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Gregory Becker, CEO of SVB, has been running around calling their clients to reassure them that their money is safe with the bank.
SVB Financial Group, whose business name is Silicon Valley Bank – a major corporate banking firm for technological companies – collapsed by 60% in its stock, which is a loss of around 80 billion dollars (USD) from bank shares.
Silicon Valley Bank, which is trusted by many large technological companies (both public and private) like Bill.com, Teradyne, and Cloudera, tried to shore up its balance sheet on Wednesday by having a share sale worth $1.75 billion. This was in effort to cover up losses up to $1.8 billion caused by a forced loss-making $21 billion bond portfolio, majorly consisting of U.S. Treasuries.
This high amount fund-raises on such a short notice really scared the clients, who began withdrawing their money urgently. The company’s stock reached its all-time low since 2016 when the market closed shares slid by a further 26% in extended trade window.
Due to hiked rates by the US Federal Reserve to oppose sticky core inflation, venture capital funds dried out, causing lack of cash for startups in the middle of falling valuations – which withdrew their deposit money fearing another recession. Several startups, like Peter Thiel’s Founders Fund, have advised their founders to take precautionary steps by withdrawing money from SVB.
On their website, SVB states that around 50% of venture-based technological firms in the states bank with them, making them a major startup-involved firm. Another startup from San Fran reported to Reuters that they took out all their funds from SVB through a wire transfer, that appeared in another bank account of theirs around 4 pm (pacific time) as a “pending” income.
This downfall has had collateral damage too – SVB’s plummet also pulled down other major US banks. JPMorgan Chase & Co fell by 5.4%, Bank of America Corp by 6%, Citigroup by 4% and Wells Fargo & Co by 6% as well. JPMorgan’s valuation has reportedly gone down by $22 billion. These downfalls directly caused major Wall Street indices to fall on Thursday – some of them being Dow Jones Industrial Average (a 1.66% slide), S&P 500 (1.85% drop) and Nasdaq Composite (a 2.05% plummet).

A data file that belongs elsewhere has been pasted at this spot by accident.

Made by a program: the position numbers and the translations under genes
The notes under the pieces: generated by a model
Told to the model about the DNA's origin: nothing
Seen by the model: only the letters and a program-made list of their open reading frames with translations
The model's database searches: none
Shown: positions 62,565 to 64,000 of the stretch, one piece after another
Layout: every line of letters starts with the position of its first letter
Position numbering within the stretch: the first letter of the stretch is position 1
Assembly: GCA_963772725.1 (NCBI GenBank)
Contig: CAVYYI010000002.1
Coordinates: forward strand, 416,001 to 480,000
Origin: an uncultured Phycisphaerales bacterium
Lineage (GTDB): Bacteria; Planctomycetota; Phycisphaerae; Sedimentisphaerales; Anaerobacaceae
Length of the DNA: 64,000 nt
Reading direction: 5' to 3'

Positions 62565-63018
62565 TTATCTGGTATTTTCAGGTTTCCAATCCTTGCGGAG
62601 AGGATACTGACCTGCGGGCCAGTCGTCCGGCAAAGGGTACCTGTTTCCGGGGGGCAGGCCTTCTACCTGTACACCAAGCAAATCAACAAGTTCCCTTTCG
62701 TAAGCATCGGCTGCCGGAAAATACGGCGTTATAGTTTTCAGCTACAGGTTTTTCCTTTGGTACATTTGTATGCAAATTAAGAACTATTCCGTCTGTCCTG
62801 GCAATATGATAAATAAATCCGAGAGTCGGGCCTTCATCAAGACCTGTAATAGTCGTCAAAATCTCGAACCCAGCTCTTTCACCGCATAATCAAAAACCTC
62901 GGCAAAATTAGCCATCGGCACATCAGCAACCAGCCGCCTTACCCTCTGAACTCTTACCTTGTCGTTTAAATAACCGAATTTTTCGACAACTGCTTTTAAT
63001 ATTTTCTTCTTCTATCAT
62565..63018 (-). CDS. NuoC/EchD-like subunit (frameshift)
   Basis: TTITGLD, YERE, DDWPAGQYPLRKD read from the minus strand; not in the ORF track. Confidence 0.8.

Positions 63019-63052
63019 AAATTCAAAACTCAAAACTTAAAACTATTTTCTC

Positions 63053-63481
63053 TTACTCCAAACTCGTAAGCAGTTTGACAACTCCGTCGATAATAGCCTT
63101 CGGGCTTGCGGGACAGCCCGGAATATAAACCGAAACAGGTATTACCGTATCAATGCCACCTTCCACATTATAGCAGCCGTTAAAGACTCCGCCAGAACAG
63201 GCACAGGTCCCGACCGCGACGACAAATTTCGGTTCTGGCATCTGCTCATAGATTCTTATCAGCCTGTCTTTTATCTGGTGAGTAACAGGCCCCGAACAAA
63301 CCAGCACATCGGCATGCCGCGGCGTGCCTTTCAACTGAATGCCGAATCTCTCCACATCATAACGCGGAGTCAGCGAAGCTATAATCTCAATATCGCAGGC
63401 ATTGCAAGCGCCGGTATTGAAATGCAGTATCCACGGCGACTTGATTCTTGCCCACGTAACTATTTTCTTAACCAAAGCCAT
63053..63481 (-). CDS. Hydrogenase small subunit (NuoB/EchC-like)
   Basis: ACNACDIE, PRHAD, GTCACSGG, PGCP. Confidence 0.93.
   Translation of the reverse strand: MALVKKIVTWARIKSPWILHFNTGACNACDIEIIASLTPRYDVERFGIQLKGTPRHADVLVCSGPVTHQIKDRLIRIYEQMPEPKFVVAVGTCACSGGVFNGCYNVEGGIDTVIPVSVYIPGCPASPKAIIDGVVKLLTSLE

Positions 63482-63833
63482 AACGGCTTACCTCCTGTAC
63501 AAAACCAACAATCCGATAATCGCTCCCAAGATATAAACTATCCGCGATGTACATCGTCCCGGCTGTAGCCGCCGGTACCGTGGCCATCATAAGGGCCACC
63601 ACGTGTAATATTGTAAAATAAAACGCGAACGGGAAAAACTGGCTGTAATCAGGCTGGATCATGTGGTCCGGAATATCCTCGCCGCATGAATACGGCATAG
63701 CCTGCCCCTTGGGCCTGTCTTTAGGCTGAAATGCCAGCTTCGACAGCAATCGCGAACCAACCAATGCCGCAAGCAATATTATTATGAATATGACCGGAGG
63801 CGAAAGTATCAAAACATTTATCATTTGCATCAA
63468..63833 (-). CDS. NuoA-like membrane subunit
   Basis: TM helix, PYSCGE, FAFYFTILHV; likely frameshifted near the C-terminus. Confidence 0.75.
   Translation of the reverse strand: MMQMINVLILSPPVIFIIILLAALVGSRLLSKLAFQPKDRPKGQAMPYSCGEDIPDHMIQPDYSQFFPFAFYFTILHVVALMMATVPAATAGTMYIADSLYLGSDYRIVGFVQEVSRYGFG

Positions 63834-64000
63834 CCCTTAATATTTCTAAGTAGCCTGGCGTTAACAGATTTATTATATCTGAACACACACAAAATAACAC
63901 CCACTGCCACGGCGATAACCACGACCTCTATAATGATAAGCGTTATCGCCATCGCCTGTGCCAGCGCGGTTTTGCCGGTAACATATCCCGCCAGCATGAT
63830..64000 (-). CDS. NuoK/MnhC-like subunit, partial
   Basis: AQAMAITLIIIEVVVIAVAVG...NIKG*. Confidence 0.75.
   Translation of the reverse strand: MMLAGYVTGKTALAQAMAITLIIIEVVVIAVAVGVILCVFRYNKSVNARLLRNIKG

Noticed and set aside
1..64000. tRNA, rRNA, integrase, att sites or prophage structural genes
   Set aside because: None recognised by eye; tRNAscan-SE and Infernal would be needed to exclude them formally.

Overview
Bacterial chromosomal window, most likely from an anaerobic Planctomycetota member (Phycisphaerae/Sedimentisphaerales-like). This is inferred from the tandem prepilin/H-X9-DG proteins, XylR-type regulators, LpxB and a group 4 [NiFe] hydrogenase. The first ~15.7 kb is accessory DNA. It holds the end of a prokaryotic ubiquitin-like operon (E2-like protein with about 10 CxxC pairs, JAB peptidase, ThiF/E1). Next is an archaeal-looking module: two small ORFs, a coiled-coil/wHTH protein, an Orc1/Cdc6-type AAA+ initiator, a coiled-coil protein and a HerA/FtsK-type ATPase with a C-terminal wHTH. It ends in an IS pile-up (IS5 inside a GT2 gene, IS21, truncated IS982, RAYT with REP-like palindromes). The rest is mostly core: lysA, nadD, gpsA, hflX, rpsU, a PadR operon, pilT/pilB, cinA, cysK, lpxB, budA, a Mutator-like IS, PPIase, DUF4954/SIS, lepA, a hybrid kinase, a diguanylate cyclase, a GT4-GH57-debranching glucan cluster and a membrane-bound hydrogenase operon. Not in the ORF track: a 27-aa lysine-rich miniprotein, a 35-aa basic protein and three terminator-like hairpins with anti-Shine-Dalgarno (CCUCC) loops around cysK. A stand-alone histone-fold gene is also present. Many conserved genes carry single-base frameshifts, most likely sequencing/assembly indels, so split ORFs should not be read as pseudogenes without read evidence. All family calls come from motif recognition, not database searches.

SVB has said that they will double their term borrowing to 30%, as they plan on re-investing the stock sale funds into short-term debts. CEO Becker also mentioned that SVB is “well-capitalized”, and will be in a good position to accelerate their growth and profit-making ability as soon as they see a balance between capital venture investment and cash burn.
Around seven weeks ago, SVB has predicted a drop in net interest income around the “high teens” percentage, but they now changed it to “mid-thirty” percentage.
Payden & Rygel’s head of investment grade credit strategy, Natalie Trevithick thinks that SVB’s equity was doing worse than its bonds, and expects their future performance to be very dependent on incoming news. She doesn’t have much hope for them, however, and doesn’t predict any recovery in the near term, saying that it isn’t cheap enough to pull in buy-the-dip people back.
However, Wedbush Securities and their analysts do not think SVB is in any kind of liquidity crisis, and that they have received a good amount of proceeds from raising capital.